(Reuters) - A divided U.S. federal appeals court rejected Electronic Arts Inc’s (EA.O) effort to throw out a lawsuit by former collegiate athletes who accused the company of using their images in video games without permission.
By a 2-1 vote, the 9th U.S. Circuit Court of Appeals said EA’s use of the athletes’ likenesses in its NCAA Football and NCAA Basketball games did not deserve protection as free expression under the First Amendment of the U.S. Constitution.
Samuel Keller, the former Arizona State University quarterback, and eight other plaintiffs had claimed that EA used their identities and likenesses without compensation.
The decision upheld a ruling by U.S. District Judge Claudia Wilken in Oakland, California and sets the stage for Keller to seek class-action status on behalf of other athletes.
“It says that athletes do have a right of ownership in their images, even after they leave college,” said Robert Boland, a sports law professor at New York University’s Tisch Center. “While it doesn’t change the status of athletes now in college, it begins to shape their financial rights in their images.”
EA plans to appeal.
Wilken also oversees a four-year-old antitrust lawsuit led by former UCLA basketball star Ed O‘Bannon, among the plaintiffs in the Keller case, over whether athletes should share in profit from the National Collegiate Athletic Association’s broader use of their names and likenesses.
Billions of dollars may be at stake in that case.
In a separate decision on Wednesday, using a different legal test, the same 9th Circuit panel unanimously upheld another judge’s dismissal of National Football League Hall of Famer Jim Brown’s trademark case against EA over the use of his likeness in its Madden NFL video game.
Writing for the Keller majority, Circuit Judge Jay Bybee said EA’s games lacked “significant transformative elements” to defeat the athletes’ right-of-publicity claims, and that NCAA Football “literally recreates Keller in the very setting in which he has achieved renown.”
The judge noted that in the 2005 edition, Arizona State’s virtual starting quarterback shared Keller’s height, weight, facial features, hair color and style, home state, playing style, school year, skin tone, throwing arm, uniform number and visor preference.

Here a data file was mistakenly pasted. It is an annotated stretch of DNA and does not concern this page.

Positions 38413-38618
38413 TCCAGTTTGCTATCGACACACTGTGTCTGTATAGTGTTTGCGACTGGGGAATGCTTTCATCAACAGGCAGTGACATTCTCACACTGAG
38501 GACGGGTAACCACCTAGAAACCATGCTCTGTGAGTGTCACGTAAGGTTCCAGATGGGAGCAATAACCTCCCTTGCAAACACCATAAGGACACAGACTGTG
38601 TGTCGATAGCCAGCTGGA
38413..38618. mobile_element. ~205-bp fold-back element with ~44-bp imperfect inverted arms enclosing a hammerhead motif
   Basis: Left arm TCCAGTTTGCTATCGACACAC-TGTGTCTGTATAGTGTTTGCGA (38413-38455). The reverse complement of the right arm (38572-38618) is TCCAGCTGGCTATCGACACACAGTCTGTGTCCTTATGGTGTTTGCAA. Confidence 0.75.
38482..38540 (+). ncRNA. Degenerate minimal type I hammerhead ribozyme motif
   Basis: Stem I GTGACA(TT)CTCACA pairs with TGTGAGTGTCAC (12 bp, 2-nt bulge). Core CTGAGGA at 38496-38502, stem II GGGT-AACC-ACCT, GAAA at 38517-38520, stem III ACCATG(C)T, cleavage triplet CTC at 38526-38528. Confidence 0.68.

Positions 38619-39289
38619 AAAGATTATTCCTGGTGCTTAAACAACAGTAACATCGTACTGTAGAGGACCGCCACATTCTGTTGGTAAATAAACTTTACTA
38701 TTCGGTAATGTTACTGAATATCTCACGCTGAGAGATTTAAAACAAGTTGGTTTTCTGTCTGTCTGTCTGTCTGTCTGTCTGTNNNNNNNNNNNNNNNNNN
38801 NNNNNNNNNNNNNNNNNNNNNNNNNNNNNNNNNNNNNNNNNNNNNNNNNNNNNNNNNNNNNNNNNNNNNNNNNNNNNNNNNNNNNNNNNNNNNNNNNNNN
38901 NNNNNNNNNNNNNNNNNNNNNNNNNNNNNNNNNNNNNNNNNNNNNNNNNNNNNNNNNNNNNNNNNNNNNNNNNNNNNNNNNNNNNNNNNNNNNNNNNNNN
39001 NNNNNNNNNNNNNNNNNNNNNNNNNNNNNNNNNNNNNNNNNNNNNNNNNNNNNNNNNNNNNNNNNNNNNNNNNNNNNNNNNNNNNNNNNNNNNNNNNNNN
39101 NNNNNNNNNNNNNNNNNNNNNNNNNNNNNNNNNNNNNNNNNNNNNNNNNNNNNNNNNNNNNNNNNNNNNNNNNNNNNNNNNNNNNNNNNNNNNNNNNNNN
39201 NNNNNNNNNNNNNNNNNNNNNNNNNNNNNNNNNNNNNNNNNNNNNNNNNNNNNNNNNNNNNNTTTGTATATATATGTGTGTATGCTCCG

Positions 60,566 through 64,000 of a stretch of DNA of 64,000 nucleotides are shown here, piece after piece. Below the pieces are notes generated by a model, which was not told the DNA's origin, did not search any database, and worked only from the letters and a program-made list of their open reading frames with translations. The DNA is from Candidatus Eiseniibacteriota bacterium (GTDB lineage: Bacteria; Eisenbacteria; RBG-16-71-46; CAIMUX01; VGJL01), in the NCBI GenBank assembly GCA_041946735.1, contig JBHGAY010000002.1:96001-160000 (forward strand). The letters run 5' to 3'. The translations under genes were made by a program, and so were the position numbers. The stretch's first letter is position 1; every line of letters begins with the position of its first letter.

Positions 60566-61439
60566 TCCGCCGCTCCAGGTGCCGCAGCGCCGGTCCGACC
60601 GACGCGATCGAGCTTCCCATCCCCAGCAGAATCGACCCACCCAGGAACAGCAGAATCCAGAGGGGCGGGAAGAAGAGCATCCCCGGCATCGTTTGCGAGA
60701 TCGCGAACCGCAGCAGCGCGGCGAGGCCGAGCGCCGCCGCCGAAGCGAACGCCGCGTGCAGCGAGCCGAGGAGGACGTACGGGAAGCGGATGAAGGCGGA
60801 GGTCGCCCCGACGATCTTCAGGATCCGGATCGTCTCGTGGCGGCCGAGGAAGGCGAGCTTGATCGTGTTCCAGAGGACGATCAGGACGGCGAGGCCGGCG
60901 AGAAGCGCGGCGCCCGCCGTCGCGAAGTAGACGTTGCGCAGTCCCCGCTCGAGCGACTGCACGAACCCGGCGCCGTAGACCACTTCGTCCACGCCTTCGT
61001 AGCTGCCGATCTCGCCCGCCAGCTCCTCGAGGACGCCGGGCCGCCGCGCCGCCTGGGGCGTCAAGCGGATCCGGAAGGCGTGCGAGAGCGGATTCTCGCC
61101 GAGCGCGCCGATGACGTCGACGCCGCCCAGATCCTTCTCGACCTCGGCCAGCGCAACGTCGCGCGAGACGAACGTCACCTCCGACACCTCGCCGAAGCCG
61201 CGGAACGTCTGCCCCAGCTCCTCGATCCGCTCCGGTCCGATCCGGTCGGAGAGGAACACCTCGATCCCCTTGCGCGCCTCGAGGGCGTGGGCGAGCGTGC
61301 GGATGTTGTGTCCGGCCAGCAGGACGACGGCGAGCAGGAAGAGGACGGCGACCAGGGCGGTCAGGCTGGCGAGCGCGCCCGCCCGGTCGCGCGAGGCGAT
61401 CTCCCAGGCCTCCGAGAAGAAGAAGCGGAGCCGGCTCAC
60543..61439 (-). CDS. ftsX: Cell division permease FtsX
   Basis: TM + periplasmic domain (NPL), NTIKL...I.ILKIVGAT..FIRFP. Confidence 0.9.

He said the case recalled No Doubt’s successful 2011 court challenge against Activision Blizzard Inc’s (ATVI.O) use of its likeness in its “Band Hero” video game, whose expressive elements were “manifestly subordinated” to a desire to “commercially exploit” the pop group’s fame.
Circuit Judge Sidney Thomas dissented, saying the majority view threatens all realistic depictions of actual people, even if those depictions are incidental.
“This logic jeopardizes the creative use of historic figures in motion pictures, books, and sound recordings,” he wrote. “Absent the use of actual footage, the motion picture ‘Forrest Gump’ might as well be just a box of chocolates.”
In the Brown case, Bybee concluded that the likeness of the former Cleveland Browns running back was “artistically relevant” to Madden NFL, and that Brown did not show that EA explicitly misled consumers about his involvement in the game.
“As expressive works, the Madden NFL video games are entitled to the same First Amendment protection as great literature, plays, or books,” Bybee wrote.
The 9th Circuit took more than a year to decide both cases. The Keller decision echoed a May 21 ruling by a federal appeals court in Philadelphia that revived a similar lawsuit against EA by former Rutgers University quarterback Ryan Hart. EA is based in Redwood City, California.
“We’re pleased with the outcome regarding Jim Brown’s likeness, but equally disappointed with the ruling against First Amendment protection in the Keller case,” EA spokesman John Reseburg said. “We believe the reasoning in Judge Thomas’ dissent in that decision will ultimately prevail as we seek further court review.”
Steve Berman, a lawyer for Keller, in an email said he is “pleased with the win” in his case and will pursue class certification. “No reasonable person can dispute they use the players’ likeness (and) doing so violates the law,” he said.
Ronald Katz, a lawyer for Brown, had no immediate comment on the decision against his client.
The O‘Bannon antitrust lawsuit seeks to force the NCAA to give athletes a cut of its profits from broadcasts, memorabilia sales and other business activities featuring them.
Wilken in June heard oral arguments on whether to certify a class of thousands of athletes. She has yet to rule.
The NCAA did not immediately respond on Wednesday to a request for comment.
On July 17, the NCAA said it will not renew a contract that expires next June to license its name and logo for EA’s college football game. EA stopped producing NCAA Basketball in 2010.
In afternoon trading, EA shares were up 0.3 percent at $26.16.
The cases are In re: NCAA Student-Athlete Name & Likeness Licensing Litigation, 9th U.S. Circuit Court of Appeals, No. 10-15387; and Brown v. Electronic Arts Inc in the same court, No. 09-56675.
Reporting by Jonathan Stempel in New York; editing by Andrew Hay and Kenneth Barry